At a recent meeting of the Hernando County Board of County Commissioners (BOCC), Julie Maglio, of the Hernando Sun, lamented the lack of local news access, and encouraged the commission to work with her as one of the few news sources in Hernando County. She highlighted our county’s classification as a news dessert, which has resulted in a dearth of information available to our residents. Our community requires access to a variety of news sources to make decisions about our values, health, consumer needs, travel arrangements, and more. Businesses interested in setting up shop in Hernando County thrive with an educated workforce and informed consumers. Moreover, as research from the Journal of Communication indicates, a lack of local news leads to an increase in political polarization. Making sure folks have access to a variety of sources of information is a necessary and noble goal.
It has come to the attention of many in the Tampa Bay area, and the nation, that the Citrus County BOCC wishes — entirely for political reasons — to reject an opportunity for an affordable digital subscription to the New York Times, a paper to which Hernando County public library users do not have access. This clashes with the mission of our public libraries and with the American Library Association’s declaration: “Public libraries are government agencies subject to the First Amendment. Rejecting or censoring a publication based upon its political viewpoint represents both content and viewpoint discrimination that is contrary to the spirit of the First Amendment’s promise of freedom of speech and freedom of belief.” To put it mildly, such a decision would not be in the best interest of Citrus County residents, and many have already spoken out against such an abhorrent and partisan position.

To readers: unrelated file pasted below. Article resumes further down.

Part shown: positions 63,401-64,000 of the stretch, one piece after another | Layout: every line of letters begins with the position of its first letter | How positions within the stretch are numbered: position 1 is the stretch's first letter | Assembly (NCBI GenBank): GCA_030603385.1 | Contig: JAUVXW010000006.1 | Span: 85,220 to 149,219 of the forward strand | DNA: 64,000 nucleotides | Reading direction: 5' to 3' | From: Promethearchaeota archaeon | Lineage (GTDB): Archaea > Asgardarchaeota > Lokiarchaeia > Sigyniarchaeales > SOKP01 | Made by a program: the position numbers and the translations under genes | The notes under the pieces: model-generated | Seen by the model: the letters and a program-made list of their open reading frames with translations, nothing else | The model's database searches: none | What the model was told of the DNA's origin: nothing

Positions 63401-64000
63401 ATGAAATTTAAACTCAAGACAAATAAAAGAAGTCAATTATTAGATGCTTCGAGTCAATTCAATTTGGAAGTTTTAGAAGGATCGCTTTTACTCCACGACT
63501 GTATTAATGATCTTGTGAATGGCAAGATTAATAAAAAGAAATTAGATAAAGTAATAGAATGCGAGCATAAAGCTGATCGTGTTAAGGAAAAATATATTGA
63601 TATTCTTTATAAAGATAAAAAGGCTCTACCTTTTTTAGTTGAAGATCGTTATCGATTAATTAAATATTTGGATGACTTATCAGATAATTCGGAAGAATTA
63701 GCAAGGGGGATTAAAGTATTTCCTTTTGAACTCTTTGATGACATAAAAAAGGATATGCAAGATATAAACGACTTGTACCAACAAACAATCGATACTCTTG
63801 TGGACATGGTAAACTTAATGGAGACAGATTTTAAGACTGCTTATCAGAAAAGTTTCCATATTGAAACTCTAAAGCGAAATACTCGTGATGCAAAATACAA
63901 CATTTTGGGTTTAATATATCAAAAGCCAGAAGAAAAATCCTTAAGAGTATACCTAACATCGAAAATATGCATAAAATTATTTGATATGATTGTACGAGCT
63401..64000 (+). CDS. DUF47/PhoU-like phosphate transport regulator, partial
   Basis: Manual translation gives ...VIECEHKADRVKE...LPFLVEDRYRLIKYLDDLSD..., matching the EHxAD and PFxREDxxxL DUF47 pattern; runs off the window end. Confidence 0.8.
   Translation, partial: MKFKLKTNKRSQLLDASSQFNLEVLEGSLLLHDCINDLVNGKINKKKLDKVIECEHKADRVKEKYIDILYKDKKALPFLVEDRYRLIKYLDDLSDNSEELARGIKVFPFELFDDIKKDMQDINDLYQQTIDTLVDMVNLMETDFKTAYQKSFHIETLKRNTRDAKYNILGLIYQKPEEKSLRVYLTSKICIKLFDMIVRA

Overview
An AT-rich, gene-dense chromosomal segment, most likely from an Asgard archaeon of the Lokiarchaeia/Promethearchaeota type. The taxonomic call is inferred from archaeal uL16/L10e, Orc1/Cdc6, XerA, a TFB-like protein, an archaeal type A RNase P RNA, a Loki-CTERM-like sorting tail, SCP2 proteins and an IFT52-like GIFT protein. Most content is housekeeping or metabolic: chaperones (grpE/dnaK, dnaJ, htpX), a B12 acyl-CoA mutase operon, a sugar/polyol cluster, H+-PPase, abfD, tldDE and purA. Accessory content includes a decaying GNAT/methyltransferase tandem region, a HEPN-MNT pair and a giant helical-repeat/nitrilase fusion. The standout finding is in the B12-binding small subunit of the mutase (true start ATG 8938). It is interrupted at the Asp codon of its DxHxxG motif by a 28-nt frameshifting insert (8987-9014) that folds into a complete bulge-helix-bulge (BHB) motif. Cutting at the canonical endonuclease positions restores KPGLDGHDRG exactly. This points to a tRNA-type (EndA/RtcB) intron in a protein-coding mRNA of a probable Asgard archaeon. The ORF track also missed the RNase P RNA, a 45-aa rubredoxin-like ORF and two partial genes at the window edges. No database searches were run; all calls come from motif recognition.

We should take this opportunity to consider the information diet of our citizens and the ways in which our government restricts or enriches it. This incident has given us a chance to consider what would happen if this opportunity was presented before our Hernando County commission, made up of a similarly homogenous group. Would they choose to reject needed resources for partisan gain? Would our commission be met with the same global disapproval as the commission just a few miles north? Fortunately for Hernando County library users, we do not have to run such an experiment. Anyone with a free library account may digitally request that our library system add any book, film, magazine, or newspaper. The library card holders of our community have the power to ensure that our county has access to a diverse array of information sources. Use it.
Hernando County Progressive Caucus